Baby bottles, boards and making mums feel like Hitler

This advert is causing a bit of controversy: it’s an EU ad about work/life balance, and it shows a laptop and a baby bottle.

There’s a very impassioned argument against it here:

But when I see a media image of a baby bottle…
…I see death.
I see all the the real maggots crawling in all the real bottles.
I see the tiny white bundles being put in the shallow shallow graves.
I see corporate greed and profiteering, being put before baby’s lives.

It’s a bit dramatic for my taste, but she does have a point. There are risks to bottle feeding, especially in developing countries.

The water mixed with baby milk powder can be unsafe and it is often impossible in poor conditions to keep bottles and teats sterile. Bottle feeding under such circumstances can lead to infections causing diarrhoea, the biggest killer of children worldwide.

Baby milk is also very expensive, often costing more than half the entire family income. This means that bottle feeding will contribute to family malnutrition. Furthermore, poor mothers trying to make the milk go further sometimes overdilute the powder, and the baby may not then receive the nutrition he or she needs.
Bottle baby disease is the name given to the deadly combination of diarrhoea, dehydration and malnutrition which is the result of unsafe bottle feeding.

Even in developed countries there are risks, which is why the NHS offers this advice:

Powdered infant formula milk is not a sterile product, and even though tins and packets of milk powder are sealed, they can contain bacteria such as Enterobacter sakazakii and more rarely Salmonella. If the feed is not prepared safely, these bacteria can cause infections – and even though these are extremely rare, when they do happen they can be life-threatening. Therefore, it is important to make up the formula milk with water at a temperature of around 70ºC.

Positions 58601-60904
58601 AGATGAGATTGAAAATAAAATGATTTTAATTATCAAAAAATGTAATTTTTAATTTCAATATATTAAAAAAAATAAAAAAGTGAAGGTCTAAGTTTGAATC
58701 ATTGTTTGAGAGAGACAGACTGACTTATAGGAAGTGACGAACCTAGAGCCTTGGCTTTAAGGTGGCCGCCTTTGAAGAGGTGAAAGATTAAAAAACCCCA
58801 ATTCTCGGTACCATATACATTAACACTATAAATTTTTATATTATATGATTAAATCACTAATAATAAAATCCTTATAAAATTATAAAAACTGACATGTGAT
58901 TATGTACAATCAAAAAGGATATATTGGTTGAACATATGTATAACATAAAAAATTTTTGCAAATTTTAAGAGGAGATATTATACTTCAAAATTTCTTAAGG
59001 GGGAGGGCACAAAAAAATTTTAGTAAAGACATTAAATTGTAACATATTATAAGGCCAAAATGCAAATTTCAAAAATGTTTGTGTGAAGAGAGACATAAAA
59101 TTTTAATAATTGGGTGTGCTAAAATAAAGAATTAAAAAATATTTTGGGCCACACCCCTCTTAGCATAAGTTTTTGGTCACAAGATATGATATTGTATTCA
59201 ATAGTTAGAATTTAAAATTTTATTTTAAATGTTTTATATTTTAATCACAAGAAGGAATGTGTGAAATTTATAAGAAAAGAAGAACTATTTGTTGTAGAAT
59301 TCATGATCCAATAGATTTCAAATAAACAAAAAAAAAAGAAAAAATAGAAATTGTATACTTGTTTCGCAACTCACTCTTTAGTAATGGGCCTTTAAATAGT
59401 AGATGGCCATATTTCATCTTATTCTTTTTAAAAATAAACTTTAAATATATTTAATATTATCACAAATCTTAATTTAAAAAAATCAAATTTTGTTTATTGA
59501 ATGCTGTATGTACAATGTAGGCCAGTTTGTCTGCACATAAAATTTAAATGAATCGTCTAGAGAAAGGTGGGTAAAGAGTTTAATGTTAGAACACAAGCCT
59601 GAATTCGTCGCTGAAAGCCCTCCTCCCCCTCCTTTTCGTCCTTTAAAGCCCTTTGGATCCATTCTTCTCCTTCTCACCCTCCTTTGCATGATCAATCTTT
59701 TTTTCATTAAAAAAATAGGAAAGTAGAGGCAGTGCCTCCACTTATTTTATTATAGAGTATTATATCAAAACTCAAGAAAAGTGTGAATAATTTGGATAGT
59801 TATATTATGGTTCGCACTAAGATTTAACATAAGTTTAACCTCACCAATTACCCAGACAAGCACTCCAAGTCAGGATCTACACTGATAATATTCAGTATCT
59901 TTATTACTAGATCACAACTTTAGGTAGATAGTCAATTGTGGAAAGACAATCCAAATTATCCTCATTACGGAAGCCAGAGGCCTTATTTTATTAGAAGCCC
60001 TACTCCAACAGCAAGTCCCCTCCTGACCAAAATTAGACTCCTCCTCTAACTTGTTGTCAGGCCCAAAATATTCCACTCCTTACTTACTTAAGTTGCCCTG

Factor in the way that formula milk companies have behaved in the past and you can understand why people might be dead against formula. However, on mums’ discussion boards that’s often translated into something a bit different: posts telling mums that if they bottle feed their kids, they’re trying to kill them.

Here’s an example from This one’s a fairly innocuous example, because while I’ve seen much more aggressive posts on the subject I forgot to bookmark the links. Anyway. The post title:

higher risk of cot death in formula fed

The post links to this news story:

The Foundation for the Study of Infant Deaths (FSID) announces its latest advice that breastfeeding your baby can reduce the risk of cot death.

In the footnotes, the article links to various studies, including this one (emphasis mine), which is the one I’ve seen posted most often to support Formula Is Evil posts: